*Until I publish my forthcoming papal novel, that is, which isn't likely to change anything either but which I'd hope might make me a lot of money and a movie deal.
Nonetheless, since I am the blog editor, I do have something of an obligation to you, the reader, to share my opinions from time to time, and this seems as good a time as any.
I make no secret that I'm troubled by the trends of the current pontificate, thought I fall into neither the trap of the traditionalists ("The sky is falling!") nor the liberals ("Everything is new again!"). That is to say there is a happy medium between the two; however, it also is to say that I probably fall on the pessimistic side of that medium, which makes me not-very-happy.
Feelings alone aren't enough to justify that unease, though; if they were, then we'd all be worshiping Oprah Winfrey. And so when I find an article that clearly articulates why I have this discomfort, I like to highlight it and pass it on. Such comes from the blog of English priest Fr. Ray Blake, who has also voiced his apprehensions on this papacy from time to time. This is, I think, one of the best articulations of a concern I share, one that continues to spread like a dark inkspot on a white shirt:
One thing that does worry me about the the present Papacy is that on the one hand the Bishop of Rome is calling for transparency, especially with regard to the IOR [Institute for Religious Works], the Vatican Bank, and yet on the other hand seems to act as if he is unconstrained by Law or custom, just like a Renaissance Prince.
Setting as a priority the clearing out of any hint of waywardness in the IOR is certainly important and it is good place to start, It is important the Church can be trusted, especially with money but transparency has to be attached to everything in the Church not just its finances.
I admit I was quite shaken by Francis' disregard for liturgical Law and washing the feet of women despite what the rubrics plainly say. The recent negation of the Franciscan Friars of the Immaculate's right under the rules set out by Summorum Pontificum, which gave every Latin Rite priest the ability to choose which form of the Roman Rite he wished to use, seems not only worrying but also high handed and most probably illegal, that is worrying too. Even the decision to Canonise the Blessed John XXIII without the necessary divine sign of a further miracle, and today it is reported that the Pontiff is seriously considering the Canonisation of Pius XII. These things might be good or possibly necessary or pastorally fitting or whatever you might describe them as but what is worrying is that they cut across the proper and due process of Law. There is a very serious danger of the Church being seen as a Renaissance Principality, Papa vult is not the basis of the Church's law. If the Pope wishes for transparency he cannot act like a Renaissance Prince, he too has to be subject to the Law, bending his personal desire to it, not bending the Law to his desire.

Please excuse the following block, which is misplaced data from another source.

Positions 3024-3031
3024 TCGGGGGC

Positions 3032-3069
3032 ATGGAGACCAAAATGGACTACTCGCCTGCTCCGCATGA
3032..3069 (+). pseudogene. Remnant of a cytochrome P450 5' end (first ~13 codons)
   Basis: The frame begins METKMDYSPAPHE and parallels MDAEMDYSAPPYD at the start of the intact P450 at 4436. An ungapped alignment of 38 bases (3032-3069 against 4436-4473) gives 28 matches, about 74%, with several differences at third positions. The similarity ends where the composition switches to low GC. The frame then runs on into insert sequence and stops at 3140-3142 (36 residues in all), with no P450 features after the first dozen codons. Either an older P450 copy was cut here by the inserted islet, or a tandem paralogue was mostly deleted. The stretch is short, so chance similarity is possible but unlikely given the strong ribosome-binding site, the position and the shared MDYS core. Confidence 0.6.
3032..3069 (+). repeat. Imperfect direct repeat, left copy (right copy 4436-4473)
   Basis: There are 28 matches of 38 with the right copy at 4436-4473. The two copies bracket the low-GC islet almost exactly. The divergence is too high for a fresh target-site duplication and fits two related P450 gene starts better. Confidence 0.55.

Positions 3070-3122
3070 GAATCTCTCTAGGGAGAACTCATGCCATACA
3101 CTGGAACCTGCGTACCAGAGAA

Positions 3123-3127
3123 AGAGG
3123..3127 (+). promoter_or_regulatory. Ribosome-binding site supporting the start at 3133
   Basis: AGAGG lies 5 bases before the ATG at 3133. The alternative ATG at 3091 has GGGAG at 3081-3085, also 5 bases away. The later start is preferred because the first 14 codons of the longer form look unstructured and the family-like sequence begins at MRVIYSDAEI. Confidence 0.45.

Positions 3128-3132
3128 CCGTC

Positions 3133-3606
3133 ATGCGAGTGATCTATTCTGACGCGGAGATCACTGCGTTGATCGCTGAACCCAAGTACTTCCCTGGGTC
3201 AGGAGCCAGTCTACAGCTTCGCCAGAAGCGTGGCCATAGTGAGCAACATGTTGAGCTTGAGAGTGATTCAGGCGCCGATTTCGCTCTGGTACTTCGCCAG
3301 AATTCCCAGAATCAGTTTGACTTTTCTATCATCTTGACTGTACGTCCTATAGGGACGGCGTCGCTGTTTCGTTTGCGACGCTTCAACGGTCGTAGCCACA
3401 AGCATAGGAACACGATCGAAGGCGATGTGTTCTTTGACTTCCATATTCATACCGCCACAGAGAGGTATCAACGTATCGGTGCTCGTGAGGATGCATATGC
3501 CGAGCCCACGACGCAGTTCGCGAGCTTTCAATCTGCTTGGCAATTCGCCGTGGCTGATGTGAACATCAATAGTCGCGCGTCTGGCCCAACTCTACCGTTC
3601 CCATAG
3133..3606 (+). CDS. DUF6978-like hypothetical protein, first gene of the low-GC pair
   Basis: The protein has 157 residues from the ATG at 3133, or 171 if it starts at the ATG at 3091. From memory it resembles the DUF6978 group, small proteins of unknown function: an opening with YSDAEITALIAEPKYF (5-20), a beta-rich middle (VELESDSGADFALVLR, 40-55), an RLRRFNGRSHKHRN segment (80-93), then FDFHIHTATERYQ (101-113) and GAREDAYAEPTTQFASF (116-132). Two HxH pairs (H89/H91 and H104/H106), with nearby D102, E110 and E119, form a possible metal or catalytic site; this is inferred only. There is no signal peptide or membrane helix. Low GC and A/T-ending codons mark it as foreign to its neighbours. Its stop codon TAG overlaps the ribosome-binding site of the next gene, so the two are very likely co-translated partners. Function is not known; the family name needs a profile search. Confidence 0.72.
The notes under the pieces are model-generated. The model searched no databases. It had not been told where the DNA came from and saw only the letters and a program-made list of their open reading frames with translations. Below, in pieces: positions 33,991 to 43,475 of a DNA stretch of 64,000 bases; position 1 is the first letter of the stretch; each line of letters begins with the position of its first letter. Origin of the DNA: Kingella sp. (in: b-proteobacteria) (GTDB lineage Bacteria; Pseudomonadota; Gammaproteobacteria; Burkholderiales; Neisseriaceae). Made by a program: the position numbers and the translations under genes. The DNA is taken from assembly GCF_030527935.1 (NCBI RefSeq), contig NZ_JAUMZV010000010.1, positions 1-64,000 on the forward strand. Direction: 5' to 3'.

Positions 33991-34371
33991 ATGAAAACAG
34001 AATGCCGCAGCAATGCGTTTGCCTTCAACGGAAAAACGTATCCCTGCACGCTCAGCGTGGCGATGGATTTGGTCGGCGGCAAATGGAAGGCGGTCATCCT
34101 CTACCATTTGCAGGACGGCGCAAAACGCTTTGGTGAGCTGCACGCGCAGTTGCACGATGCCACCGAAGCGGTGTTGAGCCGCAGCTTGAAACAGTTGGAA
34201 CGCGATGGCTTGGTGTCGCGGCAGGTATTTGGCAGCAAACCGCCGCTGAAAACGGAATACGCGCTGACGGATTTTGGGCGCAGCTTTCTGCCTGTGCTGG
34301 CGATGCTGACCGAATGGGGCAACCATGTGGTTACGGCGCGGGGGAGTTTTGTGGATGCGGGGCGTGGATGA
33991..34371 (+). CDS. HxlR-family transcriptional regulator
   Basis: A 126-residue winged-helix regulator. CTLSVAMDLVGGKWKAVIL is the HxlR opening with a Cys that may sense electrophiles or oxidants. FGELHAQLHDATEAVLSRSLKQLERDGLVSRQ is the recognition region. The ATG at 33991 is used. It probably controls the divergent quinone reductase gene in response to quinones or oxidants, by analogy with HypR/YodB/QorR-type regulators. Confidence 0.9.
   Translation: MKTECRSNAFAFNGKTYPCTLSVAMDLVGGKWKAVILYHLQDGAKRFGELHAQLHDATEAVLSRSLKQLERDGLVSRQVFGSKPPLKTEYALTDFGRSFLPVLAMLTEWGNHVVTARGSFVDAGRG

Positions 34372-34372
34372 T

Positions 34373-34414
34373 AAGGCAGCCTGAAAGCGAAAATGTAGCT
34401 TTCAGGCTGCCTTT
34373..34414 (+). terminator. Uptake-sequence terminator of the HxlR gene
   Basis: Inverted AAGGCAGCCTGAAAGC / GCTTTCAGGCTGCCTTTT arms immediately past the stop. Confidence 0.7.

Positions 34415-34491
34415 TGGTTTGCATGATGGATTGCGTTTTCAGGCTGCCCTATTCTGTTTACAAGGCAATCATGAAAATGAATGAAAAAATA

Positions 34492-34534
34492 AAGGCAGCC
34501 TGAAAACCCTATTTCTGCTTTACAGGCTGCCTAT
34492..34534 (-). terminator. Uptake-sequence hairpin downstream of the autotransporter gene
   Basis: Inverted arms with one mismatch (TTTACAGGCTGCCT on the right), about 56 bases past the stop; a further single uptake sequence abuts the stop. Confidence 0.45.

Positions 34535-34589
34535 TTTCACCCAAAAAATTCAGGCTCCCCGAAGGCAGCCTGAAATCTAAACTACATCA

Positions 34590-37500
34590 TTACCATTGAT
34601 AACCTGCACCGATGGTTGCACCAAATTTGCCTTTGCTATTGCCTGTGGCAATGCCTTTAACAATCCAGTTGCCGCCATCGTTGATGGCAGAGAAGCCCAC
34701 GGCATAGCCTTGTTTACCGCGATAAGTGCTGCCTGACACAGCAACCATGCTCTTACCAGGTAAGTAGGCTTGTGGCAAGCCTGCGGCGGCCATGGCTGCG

If the Church's Law is disregarded then the Church simply becomes an institution based on it earthly leader's whim. The most important role of the Pontiff or any ruler is to ensure the law is as clear as possible and immediately obvious to everyone. The Church must be 'a just society' because God is Just. If the Pope acts without due regard to the Law why can't anyone, the answer is obvious, if we do not obey the Law we become not a just society but a band of robbers. Bringing in confusion, muddying the waters, does no good whatever and in the long term destroys the Church's credibility, especially in a time when, as His Holiness tells us some pretty dramatic reforms are likely to take place.
Perhaps Francis does not feel he is a "Renaissance" pope because he doesn't style himself pope at all, preferring instead the title Bishop of Rome. We can call ourselves anything we want, of course, but that doesn't necessarily make it so, any more than tying a cape around my neck and calling myself Superman means I'm going to be able to fly once I leap off the garage roof. It can, however, tell us a great deal about the one using the words, and the words he uses. And, as Rush Limbaugh says, words mean things.
The words that this Pope uses may indeed give us a picture of the man. Were he a mere politician, I would probably accuse him of half-asseninery. Because of his office, though, he deserves more respect than that, and will get it from me. I would merely add that the sooner we realize the power of the written and spoken word, the sooner we stop trying to play a Catholic version of linguistic Twister and take these words at face value, the sooner we deal with the implications of these words, as Fr. Blake has done - the better off we'll all be. ◙